For my birthday, I got a puzzle right up my alley, and it's a mighty clever one too. The surprising revealer comes at 7D: Having the same pitch but written differently, in a score (ENHARMONIC). It's not revealed as a revealer, though, and it doesn't stand out, coming in a trio of ten-letter down answers. Only, see, one of those answers is not really a ten-letter answer.
I had a brief moment of difficulty with 1A: Police rounds (AMMO), where I had put "beat". I corrected it once I saw 1D (ALMA) and 4D (ODE), automatic answers. I like the clue here for its misdirection, but I don't like the answer. Altogether too much gun stuff in our culture. I'll give it a C+. In any case, finishing the NW corner gave me MUSEUM____ at 16A. I knew what it was looking for, but couldn't fit it in, so I suspected a rebus type puzzle fairly quickly.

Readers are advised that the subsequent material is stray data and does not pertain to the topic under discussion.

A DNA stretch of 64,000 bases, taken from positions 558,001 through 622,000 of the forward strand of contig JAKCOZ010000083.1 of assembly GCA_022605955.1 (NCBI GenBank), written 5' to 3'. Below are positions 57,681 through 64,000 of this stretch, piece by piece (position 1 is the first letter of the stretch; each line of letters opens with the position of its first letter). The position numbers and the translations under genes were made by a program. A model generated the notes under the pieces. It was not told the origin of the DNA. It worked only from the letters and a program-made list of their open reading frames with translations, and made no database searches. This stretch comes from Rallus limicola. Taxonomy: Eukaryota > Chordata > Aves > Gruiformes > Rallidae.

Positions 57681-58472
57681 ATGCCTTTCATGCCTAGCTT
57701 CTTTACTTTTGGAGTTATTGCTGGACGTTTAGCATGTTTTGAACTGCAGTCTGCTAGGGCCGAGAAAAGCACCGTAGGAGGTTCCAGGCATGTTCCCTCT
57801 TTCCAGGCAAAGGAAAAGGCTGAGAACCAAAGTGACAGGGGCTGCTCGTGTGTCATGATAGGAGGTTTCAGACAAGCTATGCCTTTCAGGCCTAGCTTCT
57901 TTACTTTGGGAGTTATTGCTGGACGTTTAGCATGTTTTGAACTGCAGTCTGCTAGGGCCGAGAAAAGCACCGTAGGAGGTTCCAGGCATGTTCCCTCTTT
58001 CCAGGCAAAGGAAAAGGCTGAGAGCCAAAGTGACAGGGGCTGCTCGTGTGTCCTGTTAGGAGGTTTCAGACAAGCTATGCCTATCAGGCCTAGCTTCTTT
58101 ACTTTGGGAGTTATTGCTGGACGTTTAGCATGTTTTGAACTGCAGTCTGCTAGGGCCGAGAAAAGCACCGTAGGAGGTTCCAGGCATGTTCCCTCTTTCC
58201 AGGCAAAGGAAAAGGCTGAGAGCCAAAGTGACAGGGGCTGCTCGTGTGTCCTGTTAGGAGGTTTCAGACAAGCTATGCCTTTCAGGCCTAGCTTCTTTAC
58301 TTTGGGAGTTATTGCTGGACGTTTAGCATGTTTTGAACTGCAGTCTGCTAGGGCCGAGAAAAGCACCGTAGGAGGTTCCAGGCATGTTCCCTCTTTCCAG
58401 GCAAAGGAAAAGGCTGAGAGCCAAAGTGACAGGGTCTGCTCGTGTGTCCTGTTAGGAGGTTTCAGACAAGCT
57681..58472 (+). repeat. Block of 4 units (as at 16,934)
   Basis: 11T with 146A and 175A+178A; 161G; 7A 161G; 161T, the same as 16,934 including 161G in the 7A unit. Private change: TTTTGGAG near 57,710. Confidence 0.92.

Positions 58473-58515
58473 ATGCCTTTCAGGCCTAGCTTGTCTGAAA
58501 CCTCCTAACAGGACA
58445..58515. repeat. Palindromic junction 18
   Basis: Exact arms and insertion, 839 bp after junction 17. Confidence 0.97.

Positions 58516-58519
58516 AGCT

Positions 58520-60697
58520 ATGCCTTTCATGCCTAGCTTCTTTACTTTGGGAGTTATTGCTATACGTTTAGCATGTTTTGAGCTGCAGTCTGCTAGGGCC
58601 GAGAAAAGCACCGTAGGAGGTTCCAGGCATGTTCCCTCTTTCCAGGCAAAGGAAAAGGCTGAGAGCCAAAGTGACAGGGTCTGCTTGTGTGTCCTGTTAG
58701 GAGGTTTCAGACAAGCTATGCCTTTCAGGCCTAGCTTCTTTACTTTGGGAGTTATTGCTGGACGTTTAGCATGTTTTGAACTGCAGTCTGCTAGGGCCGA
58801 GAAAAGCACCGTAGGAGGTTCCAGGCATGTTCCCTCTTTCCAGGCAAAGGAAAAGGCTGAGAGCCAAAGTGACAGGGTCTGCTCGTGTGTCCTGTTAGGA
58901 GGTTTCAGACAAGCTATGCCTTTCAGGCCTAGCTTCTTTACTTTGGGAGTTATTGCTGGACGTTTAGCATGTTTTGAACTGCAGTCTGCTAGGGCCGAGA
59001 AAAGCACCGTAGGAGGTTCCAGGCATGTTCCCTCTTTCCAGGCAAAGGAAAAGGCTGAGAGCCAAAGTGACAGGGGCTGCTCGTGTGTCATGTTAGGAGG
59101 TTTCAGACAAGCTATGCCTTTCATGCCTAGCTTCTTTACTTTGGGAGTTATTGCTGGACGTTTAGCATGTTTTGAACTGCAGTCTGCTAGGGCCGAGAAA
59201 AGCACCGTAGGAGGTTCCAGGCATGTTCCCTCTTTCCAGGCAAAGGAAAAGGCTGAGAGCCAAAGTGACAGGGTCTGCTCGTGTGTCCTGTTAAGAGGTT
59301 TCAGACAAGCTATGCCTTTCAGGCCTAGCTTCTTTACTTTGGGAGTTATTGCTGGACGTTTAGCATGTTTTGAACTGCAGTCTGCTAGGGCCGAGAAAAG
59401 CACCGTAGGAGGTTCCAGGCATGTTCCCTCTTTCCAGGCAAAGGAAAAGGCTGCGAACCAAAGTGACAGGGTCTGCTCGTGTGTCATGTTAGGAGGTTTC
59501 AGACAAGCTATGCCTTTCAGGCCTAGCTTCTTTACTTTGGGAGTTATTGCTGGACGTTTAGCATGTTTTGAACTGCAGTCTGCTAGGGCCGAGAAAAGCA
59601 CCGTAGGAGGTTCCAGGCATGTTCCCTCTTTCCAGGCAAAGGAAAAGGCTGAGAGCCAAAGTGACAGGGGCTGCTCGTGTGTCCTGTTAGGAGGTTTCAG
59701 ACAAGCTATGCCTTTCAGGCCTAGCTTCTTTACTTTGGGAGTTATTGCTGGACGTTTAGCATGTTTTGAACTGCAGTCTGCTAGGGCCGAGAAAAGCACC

I got it when 6D: High-tech home gadget company was down to TH_ERIMAGE. See, that's TH[ESHARP]ERIMAGE, and the enharmonic of E# is F natural, leading to MUSEUMO[FNATURAL]HISTORY. That's some fine thematizing, IMO. The other two theme rebuses come in the SW and SE corners, where LOOKIN[GSHARP] and GET[AFLAT] cross, and D[EFLAT]EGATE and CAR[DSHARP] cross. I like that the enharmonic pairs are different in each case, that the rebuses are not predictable in placement, and that the E-flat answer does not use "flat" as a separate word.
The mirror image symmetry of the puzzle leaves a lot of area uncovered by theme. Unless, now that I look at it, 3D: One added to the staff? (MUSICALNOTE) and 9D: Dichromatic fad of the 1950s (TWOTONECARS) are sneaky theme answers.
In any case, some answers I did not love: EREADER is always somewhat annoying. STORESIGNS feels ad hoc. It's rough having both AQABA and BENIN (symmetric, no less!), even if they're finally becoming familiar to this solver. Likewise ABE and ITO, also symmetric. And RESOAK is iffy.
I do like 41A: Certain geek (FANGIRL) both for its contemporary feel and the way it flies in the face of gender stereotypes. 54A: Got nothing back from? (ACED) is cute - it's referring to tennis. I'm just not sure we use the word as a verb in that context - it's more likely to be "she hit an ace" rather than "she aced it."